Kremlin Says No Decision To Close Borders As Many Flee Russia To Avoid Military Mobilization


Kremlin spokesman Dmitry Peskov says the government does not plan to seal off borders as tens of thousands of cars with fleeing Russians, mostly men, cross into Georgia, Finland, Kazakhstan, and Mongolia after President Vladimir Putin announced a partial military mobilization to support the ongoing war in Ukraine.

While answering a question about rumors of a possible closure of the borders at a press conference in Moscow on September 26, Peskov said, "I am not aware of anything like that."

"At this moment, no decisions regarding that were made," Peskov said.

Meanwhile, Russians continue to leave the country in droves, with some local media outlets saying that more than 260,000 have fled since the Kremlin announced the partial mobilization last week.

The acting chief of Kazakhstan's migration committee, Colonel Aslan Atalyqov, said on September 26 that the number of Russian citizens entering the Central Asian nation since September 22 had dramatically increased.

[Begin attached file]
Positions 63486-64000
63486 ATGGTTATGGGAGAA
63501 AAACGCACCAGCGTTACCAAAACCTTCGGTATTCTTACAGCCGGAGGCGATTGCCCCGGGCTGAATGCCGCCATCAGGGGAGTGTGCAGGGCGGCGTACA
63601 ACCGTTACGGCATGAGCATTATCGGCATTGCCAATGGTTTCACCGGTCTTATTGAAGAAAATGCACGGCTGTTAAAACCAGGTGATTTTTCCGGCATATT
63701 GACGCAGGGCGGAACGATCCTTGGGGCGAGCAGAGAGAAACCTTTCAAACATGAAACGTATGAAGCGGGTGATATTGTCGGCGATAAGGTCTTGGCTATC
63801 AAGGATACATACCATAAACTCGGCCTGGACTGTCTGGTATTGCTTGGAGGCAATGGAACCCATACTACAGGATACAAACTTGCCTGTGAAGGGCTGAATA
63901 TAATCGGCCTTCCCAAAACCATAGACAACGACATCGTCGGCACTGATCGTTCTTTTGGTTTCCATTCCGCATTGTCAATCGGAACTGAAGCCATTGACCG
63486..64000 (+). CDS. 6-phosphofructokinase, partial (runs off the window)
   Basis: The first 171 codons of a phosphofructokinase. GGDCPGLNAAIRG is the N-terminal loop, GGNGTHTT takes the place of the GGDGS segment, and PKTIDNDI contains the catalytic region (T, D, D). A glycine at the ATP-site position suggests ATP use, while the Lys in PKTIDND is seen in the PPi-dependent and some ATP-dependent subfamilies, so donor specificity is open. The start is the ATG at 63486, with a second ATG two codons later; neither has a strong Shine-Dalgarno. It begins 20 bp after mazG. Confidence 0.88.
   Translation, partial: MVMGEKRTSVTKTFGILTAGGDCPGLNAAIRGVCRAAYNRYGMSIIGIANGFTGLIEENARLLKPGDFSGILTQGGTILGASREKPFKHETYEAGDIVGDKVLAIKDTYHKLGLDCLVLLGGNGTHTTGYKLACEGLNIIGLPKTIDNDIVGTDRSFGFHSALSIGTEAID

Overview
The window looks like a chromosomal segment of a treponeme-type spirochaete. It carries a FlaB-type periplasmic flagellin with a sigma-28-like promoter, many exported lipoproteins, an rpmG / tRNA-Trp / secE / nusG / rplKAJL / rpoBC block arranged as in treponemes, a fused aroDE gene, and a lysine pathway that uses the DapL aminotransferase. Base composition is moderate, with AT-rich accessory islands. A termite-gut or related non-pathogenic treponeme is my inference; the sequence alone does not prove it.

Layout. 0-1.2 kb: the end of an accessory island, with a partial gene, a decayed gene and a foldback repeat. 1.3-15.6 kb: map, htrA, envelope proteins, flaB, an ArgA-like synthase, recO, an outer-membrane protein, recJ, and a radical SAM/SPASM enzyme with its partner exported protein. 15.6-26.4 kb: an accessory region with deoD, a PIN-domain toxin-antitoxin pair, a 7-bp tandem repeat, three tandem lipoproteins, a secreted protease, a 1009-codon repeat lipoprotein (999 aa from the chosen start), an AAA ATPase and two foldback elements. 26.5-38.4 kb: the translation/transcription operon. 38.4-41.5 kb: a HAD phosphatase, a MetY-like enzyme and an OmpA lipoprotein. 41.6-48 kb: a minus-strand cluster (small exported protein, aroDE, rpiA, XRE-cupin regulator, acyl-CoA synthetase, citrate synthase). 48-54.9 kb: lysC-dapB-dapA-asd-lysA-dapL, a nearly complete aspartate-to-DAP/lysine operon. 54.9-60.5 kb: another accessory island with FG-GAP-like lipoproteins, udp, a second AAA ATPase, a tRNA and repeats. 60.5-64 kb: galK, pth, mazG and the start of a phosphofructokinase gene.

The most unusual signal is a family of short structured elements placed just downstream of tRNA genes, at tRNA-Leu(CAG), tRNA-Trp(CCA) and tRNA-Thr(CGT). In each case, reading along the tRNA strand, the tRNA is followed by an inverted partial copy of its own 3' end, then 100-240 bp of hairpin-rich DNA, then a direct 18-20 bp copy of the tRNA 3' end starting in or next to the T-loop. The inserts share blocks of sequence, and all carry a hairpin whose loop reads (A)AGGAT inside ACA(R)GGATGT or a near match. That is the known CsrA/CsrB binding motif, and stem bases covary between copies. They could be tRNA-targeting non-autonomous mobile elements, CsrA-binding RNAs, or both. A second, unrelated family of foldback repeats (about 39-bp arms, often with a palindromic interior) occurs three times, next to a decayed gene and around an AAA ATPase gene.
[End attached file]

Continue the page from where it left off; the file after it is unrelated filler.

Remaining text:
He said that around 40,000 Russian citizens had already left for other countries -- mainly Uzbekistan and Kyrgyzstan -- after entering Kazakhstan in recent days.

The influx has put so much pressure on accommodations in Kazakhstan that the administration of a cinema in the city of Oral said it would allow Russian nationals arriving without a place to stay to use the theater's premises for temporary living.

Over the weekend, Mongolia's former president, Tsakhiagiin Elbegdorj, issued a video statement on YouTube, calling on Russian citizens of Tyvan, Buryat, and Kalmyk origin to flee Russia instead of "killing Ukrainians."

"I know that since the start of this bloody war, ethnic minorities who live in Russia have suffered the most. The Buryat Mongols, the Tyva Mongols, the Kalmyk Mongols have suffered a lot. They have been used as nothing more than cannon fodder. Hundreds of them are wounded, thousands of them have been killed. We the Mongols, will meet you with open arms and hearts," the former president said.

Elbegdorj also called on Russian President Vladimir Putin to immediately end the war, saying that Ukraine has a right to exist as a free nation.

With reporting by TASS, Interfax, RFE/RL's Kazakh Service, Idel.Realities, and Siberia.Realities